The termination meeting is not the time for a drawn-out conversation about the circumstances prompting the firing. Cromwell continued, “I encourage managers to provide a small summary such as, ‘As you’re aware, there have been some quality concerns over the last year. Unfortunately, we have not seen the improvement required to continue your employment.’

When a pest control company needs to end a relationship with a service technician, the procedure is complicated by the fact that these individuals have not only interacted with customer addresses but have been at customer locations/residences. That’s why it’s so imperative to communicate the rules during the onboarding process, just in case job separation is required one day, upfront, and with no surprises.

“It’s important to remind them of their obligations under their employment agreement,” said Cromwell. “Should they fail to respect their employment agreement upon conclusion of the relationship, warning letters should be sent and legal included in the process if required.”


Two actions must take place when attempting a successful termination: helping your former employee leave with dignity, and making sure everything that is the company’s property remains with the company.

“We prefer to receive all equipment at the time of the termination meeting,” said Cromwell. “The majority of staff will have it with them. Should there be items not in their possession, we will email them courier slips to send them back to us.”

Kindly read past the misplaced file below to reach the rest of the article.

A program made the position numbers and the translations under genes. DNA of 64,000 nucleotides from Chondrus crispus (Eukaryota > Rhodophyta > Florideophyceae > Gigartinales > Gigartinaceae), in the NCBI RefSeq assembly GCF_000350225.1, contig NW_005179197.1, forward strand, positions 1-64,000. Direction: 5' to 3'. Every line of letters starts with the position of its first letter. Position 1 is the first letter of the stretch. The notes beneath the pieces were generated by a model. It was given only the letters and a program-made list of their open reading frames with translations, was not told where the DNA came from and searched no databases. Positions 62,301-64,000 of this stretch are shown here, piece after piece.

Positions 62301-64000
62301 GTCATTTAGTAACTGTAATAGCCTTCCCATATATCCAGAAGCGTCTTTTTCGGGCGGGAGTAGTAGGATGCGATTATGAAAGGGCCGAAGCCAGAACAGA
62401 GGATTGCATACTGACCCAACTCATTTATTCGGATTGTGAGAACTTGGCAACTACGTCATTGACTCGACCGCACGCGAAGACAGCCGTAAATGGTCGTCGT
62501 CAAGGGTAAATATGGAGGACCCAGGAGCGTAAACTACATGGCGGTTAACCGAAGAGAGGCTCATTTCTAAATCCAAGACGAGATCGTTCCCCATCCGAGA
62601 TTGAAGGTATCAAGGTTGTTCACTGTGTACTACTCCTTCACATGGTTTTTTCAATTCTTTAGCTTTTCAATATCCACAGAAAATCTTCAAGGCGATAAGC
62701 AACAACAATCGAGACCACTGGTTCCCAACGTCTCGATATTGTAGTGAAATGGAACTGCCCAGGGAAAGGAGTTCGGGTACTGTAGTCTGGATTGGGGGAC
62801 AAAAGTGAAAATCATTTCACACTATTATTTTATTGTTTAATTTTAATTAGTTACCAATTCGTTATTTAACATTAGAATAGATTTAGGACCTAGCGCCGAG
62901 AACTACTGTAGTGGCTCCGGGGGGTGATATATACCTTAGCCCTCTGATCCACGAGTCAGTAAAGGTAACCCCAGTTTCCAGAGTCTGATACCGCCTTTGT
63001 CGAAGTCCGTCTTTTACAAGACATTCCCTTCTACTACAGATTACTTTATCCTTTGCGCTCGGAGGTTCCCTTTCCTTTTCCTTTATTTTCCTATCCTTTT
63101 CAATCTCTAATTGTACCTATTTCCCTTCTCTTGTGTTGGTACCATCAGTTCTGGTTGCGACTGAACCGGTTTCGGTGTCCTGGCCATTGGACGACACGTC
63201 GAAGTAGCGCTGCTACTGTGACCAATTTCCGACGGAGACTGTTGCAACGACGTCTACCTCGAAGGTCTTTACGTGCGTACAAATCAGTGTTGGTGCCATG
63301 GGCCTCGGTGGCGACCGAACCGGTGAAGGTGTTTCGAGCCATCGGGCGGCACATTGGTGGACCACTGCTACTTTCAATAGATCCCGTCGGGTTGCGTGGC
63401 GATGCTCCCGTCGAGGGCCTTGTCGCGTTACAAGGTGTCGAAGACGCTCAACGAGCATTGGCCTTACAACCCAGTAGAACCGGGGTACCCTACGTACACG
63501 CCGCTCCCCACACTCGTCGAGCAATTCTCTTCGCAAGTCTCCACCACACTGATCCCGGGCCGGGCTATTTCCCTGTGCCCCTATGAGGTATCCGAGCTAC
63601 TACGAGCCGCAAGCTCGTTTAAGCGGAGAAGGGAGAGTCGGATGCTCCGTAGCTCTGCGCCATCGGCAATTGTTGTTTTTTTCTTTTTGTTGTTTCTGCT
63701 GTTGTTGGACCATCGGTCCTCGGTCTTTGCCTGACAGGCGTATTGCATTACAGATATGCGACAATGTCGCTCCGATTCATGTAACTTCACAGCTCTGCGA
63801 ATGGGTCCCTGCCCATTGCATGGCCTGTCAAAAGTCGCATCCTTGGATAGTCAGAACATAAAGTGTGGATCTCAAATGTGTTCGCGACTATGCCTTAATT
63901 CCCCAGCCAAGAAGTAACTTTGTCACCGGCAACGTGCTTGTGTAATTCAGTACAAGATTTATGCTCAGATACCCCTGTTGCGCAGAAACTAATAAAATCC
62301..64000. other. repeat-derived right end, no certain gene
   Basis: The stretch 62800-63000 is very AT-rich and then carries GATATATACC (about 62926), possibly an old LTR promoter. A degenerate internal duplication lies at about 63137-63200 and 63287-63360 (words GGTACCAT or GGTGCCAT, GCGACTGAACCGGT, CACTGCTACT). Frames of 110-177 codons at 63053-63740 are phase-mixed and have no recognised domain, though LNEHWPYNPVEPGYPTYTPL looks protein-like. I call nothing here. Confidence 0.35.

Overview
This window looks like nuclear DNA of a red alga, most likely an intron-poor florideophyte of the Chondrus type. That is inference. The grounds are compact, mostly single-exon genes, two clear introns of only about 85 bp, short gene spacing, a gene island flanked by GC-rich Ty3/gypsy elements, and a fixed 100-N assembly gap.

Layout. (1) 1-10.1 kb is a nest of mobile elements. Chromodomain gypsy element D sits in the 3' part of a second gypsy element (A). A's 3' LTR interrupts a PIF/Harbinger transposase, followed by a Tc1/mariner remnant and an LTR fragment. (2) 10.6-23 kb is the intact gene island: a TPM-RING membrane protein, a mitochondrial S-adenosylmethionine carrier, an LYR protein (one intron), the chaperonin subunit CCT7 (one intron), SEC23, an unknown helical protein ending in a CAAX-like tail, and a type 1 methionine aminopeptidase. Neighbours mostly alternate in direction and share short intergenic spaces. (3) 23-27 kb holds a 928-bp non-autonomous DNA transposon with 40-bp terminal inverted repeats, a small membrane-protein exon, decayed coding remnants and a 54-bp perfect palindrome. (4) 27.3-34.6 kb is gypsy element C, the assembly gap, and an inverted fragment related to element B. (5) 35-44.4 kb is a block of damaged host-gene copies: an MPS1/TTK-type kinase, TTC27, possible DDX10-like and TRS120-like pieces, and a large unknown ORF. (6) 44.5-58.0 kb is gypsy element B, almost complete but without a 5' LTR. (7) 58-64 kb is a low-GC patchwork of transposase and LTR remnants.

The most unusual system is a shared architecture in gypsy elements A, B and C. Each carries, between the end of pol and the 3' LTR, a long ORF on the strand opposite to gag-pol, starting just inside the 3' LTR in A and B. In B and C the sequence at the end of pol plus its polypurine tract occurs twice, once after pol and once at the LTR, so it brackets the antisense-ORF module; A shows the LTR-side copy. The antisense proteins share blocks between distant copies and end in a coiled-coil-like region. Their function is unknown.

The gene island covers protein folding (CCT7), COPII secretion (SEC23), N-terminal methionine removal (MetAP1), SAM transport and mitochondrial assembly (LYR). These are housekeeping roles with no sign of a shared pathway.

Lieberman said My Pest Pros conducts a materials checklist process between the former employee and their manager to assure all items are accounted for. “It helps protect them and us. We’re not coming back to them later saying, ‘you’re missing this backpack sprayer,’ or ‘you’re missing all this other equipment.’ We’ve got everything we need and we avoid any further, more severe action.”

“When we terminate office people, we would do it in the office,” said Starwich. “We would typically try to pick a time when we knew there weren’t going to be other people coming into the office. If there’s something special that they want to grab out of their office, of course, they can. Otherwise, we typically tell them we’ll box everything up and we’ll send it home for them so that they don’t have to go through that process.”

These times require sensitivity and understanding, not only to respect the feelings of the former co-worker, but to keep any potential emotional escalation from taking place. Additionally, if this separation involves a service technician, their work vehicle obviously stays behind. “With every single person we’ve terminated, we’ve always paid for the Uber,” said Lieberman. “I just think that would be really heartless to fire somebody and then make them pay for their own way home.”


Was this an isolated incident, a lapse in judgment during the hiring process, or potentially a fault in operations requiring investigation and soul-searching so that other employees might not follow similarly?

Starwich said that Sprague Pest Solutions conducts exit interviews to address these concerns. “(The interviews) give us a lot of data because that person is brutally honest with you about what worked and what didn’t work. I think that’s really helpful information to share to make sure that there aren’t gaps in onboarding or a problem with their relationship with their manager.” She concluded that if such are discovered, they need to be addressed so that problems aren’t replicated.

Having to let a worker go is never easy. But striving to solve issues before they become termination-worthy problems, and planning proactively for the hardest choices, while getting through the difficult meeting and respecting the feelings of your former employee is not impossible. It’s a skill, and one that every manager should learn because, in a long career, it will be called upon.

Need additional assistance?

Contact Seay Management Consultants, NPMA’s human resources consulting service. Members can call, email or text to connect with one of their HR consultants free of charge on issues like employee termination. Go to www.npmapestworld.org/hrconsulting for more information.